The Long Room Hub is a building for research and thought, a modern space taking account of the haphazard, the natural, in a way that mimics the synapses of the brain. The building found the site and not vice versa. The University has the character of rectilinear planar stone volumes defining intimate squares. Routes leak out at corners, axial views, crabwise circulation.
The Old Library formed one side of a 20th century square; its west end was unresolved. Sitting astride the roof of a sunken lecture theatre, the Hub was located here. It is literally a bridge, a steel truss linking two supporting cores, provisional rather than rooted - a weighty thing paradoxically light and floating: the impossible lightness of ideas. It judges its height against the Old Library, creates a backdrop behind the diminiutive 1937 Reading Room to scenographically close Front Square, piled up rooflights breaking the skyline as cupolas, gazebos, chimneys.
The section reflects the concept - four floors of accommodation in a disciplined section; entrance level with its staff offices, first floor seminar rooms, two upper levels of research and reading. It establishes rhythm in a three dimensional matrix - holes through one, two or three floors, starting at the eroded entrance void. Two cuts are external, a third is a stepped atrium void, the fourth the “ideas space” through third and fourth floors.
In an urban landscape of stone, this newcomer echoes the force of natural rock, hewn, fractured, a cliff split through with light. The granite is biscuit-crisp; the honeycomb surface is broken and imprecise; the envelope forming recesses and external spaces. A modified Fibonacci sequence of proportions - 1, 1-2-1, 1-3-3-1 - runs in storey height bands. Internally the depth is extended by rich timber linings like a walnut glove. Cuts pin the volumes together, becoming the landscape around which the functions operate.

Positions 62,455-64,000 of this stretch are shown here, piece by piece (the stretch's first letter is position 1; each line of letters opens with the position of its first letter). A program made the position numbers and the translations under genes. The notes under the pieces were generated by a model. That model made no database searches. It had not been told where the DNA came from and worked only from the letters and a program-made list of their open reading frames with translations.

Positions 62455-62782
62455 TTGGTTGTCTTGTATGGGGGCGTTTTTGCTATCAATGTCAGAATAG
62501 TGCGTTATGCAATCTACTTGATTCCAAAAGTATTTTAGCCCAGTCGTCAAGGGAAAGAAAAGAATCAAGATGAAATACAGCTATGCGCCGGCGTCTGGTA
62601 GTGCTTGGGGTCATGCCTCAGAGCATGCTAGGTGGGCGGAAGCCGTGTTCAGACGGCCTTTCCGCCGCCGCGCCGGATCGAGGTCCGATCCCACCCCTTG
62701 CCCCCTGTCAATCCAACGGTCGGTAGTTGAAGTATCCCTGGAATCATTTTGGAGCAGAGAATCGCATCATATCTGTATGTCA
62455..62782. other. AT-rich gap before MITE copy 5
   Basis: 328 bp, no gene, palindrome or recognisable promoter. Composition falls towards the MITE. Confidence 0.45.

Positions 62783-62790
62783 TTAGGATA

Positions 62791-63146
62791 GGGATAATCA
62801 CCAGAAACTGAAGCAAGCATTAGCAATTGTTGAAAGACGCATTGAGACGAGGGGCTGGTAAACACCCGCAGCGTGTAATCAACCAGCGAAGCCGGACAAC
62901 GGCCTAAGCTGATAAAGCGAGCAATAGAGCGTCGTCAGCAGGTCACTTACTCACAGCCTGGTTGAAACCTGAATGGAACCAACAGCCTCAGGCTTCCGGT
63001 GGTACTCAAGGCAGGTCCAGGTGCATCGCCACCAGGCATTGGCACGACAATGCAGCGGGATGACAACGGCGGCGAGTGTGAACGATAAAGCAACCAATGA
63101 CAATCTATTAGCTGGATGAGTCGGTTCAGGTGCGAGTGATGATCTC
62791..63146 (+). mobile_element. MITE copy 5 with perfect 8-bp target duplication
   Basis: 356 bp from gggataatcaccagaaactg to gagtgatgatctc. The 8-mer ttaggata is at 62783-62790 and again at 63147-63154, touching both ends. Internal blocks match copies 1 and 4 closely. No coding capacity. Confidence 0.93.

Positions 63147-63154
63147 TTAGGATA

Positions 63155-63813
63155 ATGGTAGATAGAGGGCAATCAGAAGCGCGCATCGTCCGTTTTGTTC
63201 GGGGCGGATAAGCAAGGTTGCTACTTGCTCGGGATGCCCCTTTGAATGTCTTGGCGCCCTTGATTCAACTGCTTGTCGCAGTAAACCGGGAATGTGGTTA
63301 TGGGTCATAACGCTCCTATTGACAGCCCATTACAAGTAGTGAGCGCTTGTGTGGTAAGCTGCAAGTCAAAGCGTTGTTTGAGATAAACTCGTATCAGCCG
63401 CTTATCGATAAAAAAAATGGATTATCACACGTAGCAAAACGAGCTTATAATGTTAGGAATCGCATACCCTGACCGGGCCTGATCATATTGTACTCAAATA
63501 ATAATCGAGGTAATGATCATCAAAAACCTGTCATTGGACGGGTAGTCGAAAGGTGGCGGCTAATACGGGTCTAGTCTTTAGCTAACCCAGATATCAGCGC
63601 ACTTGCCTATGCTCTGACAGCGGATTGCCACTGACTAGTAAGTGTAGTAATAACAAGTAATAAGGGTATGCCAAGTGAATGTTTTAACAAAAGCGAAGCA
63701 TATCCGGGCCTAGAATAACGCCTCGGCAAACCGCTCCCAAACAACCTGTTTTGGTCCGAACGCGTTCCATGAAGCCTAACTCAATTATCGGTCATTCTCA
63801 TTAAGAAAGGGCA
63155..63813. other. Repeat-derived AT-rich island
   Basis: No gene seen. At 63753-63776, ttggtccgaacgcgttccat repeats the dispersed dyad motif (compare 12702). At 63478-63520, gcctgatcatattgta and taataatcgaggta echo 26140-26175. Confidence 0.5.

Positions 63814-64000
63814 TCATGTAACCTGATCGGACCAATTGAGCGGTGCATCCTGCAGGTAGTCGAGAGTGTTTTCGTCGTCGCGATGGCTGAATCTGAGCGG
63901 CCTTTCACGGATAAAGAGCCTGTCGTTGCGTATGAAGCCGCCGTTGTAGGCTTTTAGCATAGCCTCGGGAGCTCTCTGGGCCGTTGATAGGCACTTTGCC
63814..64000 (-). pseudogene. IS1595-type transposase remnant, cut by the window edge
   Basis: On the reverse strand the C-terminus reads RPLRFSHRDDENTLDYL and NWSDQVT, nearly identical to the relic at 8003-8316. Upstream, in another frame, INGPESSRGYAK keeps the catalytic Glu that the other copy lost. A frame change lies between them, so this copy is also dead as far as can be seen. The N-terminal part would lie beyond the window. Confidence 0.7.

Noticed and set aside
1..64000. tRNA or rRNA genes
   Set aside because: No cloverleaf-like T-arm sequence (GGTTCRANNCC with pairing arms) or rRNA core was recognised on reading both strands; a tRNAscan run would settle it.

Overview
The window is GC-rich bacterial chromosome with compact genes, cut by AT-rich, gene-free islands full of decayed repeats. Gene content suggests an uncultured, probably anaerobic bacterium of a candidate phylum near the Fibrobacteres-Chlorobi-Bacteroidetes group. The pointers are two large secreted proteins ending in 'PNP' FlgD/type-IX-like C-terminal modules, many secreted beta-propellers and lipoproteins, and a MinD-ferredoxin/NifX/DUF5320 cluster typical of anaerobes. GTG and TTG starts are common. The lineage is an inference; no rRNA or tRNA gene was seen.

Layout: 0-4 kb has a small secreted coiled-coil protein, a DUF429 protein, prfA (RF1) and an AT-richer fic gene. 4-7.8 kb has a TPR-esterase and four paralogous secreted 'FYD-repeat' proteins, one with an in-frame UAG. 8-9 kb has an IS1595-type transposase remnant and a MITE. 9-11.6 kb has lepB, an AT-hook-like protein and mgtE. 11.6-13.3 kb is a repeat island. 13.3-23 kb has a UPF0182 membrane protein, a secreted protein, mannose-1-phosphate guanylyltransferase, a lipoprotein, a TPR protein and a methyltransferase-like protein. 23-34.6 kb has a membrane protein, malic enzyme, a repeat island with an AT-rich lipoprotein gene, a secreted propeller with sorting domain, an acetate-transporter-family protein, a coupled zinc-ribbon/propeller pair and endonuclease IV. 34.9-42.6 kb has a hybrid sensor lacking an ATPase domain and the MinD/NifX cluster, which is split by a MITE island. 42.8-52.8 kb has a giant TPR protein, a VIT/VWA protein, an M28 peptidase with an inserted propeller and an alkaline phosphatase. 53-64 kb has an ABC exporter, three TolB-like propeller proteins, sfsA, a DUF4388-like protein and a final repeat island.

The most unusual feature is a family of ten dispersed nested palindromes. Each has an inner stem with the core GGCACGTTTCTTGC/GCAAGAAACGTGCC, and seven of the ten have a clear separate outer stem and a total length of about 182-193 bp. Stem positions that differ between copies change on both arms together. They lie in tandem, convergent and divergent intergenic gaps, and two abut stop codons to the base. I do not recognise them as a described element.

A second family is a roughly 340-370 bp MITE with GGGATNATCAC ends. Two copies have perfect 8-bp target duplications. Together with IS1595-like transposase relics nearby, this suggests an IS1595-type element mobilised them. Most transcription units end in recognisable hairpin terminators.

Sustainability affects all aspects of this architecture. Located on an historic campus, critical to the history of Ireland, it is sensitive to its particular context In shape, height and materials, sustaining the cultural imprint of the location. It was sustainable to make an infill project in the city, with established transport nodes. Services routes were well- established throughout the university. Located on a 1970s lecture theatre, the site was “borrowed” and required minimal site preparation. The University used a District Heating System, removing the requirement for a large new plant area.
The concept was tied to sustainable principles in its architectural character. It is thin in shape and substantially naturally ventilated, using the stack effect in atria. The main orientation is North- South. Windows are relatively small on each elevation, with recessed zones creating deeper shaded areas. Its position minimizes solar gain, the South elevation substantially shaded by adjacent forms, residual gain excluded by low-e double glazing and blinds. Light levels are high with “light cannons” oriented in different directions, adding to the interest and complexity of light patterns. Core materials were from renewable resources.